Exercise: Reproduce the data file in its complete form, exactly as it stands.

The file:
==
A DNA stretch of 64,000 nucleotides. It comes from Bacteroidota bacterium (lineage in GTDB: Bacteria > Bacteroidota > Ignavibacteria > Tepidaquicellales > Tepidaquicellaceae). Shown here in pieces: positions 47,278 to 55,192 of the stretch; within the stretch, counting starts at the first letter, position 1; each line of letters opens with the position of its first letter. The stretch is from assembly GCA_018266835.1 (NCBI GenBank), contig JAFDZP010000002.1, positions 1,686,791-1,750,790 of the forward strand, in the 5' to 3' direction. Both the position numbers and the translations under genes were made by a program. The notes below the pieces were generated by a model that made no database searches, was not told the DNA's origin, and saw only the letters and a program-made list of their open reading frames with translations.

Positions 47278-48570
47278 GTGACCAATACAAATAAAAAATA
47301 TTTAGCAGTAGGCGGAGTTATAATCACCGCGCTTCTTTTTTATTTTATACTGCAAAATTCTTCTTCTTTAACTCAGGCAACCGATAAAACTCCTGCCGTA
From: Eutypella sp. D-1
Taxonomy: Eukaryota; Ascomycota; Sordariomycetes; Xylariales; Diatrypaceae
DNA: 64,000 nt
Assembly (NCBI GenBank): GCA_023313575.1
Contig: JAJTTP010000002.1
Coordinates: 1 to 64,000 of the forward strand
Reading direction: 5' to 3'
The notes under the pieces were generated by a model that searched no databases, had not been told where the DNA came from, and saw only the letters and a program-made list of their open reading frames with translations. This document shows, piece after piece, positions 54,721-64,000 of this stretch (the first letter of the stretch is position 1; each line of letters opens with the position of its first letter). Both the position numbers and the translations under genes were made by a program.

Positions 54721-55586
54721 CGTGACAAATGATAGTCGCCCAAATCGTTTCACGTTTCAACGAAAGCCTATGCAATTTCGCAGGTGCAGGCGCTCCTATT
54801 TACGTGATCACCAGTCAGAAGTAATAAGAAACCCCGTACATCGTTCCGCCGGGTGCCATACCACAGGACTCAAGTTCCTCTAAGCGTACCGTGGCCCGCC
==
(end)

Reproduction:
A DNA stretch of 64,000 nucleotides. It comes from Bacteroidota bacterium (lineage in GTDB: Bacteria > Bacteroidota > Ignavibacteria > Tepidaquicellales > Tepidaquicellaceae). Shown here in pieces: positions 47,278 to 55,192 of the stretch; within the stretch, counting starts at the first letter, position 1; each line of letters opens with the position of its first letter. The stretch is from assembly GCA_018266835.1 (NCBI GenBank), contig JAFDZP010000002.1, positions 1,686,791-1,750,790 of the forward strand, in the 5' to 3' direction. Both the position numbers and the translations under genes were made by a program. The notes below the pieces were generated by a model that made no database searches, was not told the DNA's origin, and saw only the letters and a program-made list of their open reading frames with translations.

Positions 47278-48570
47278 GTGACCAATACAAATAAAAAATA
47301 TTTAGCAGTAGGCGGAGTTATAATCACCGCGCTTCTTTTTTATTTTATACTGCAAAATTCTTCTTCTTTAACTCAGGCAACCGATAAAACTCCTGCCGTA
From: Eutypella sp. D-1
Taxonomy: Eukaryota; Ascomycota; Sordariomycetes; Xylariales; Diatrypaceae
DNA: 64,000 nt
Assembly (NCBI GenBank): GCA_023313575.1
Contig: JAJTTP010000002.1
Coordinates: 1 to 64,000 of the forward strand
Reading direction: 5' to 3'
The notes under the pieces were generated by a model that searched no databases, had not been told where the DNA came from, and saw only the letters and a program-made list of their open reading frames with translations. This document shows, piece after piece, positions 54,721-64,000 of this stretch (the first letter of the stretch is position 1; each line of letters opens with the position of its first letter). Both the position numbers and the translations under genes were made by a program.

Positions 54721-55586
54721 CGTGACAAATGATAGTCGCCCAAATCGTTTCACGTTTCAACGAAAGCCTATGCAATTTCGCAGGTGCAGGCGCTCCTATT
54801 TACGTGATCACCAGTCAGAAGTAATAAGAAACCCCGTACATCGTTCCGCCGGGTGCCATACCACAGGACTCAAGTTCCTCTAAGCGTACCGTGGCCCGCC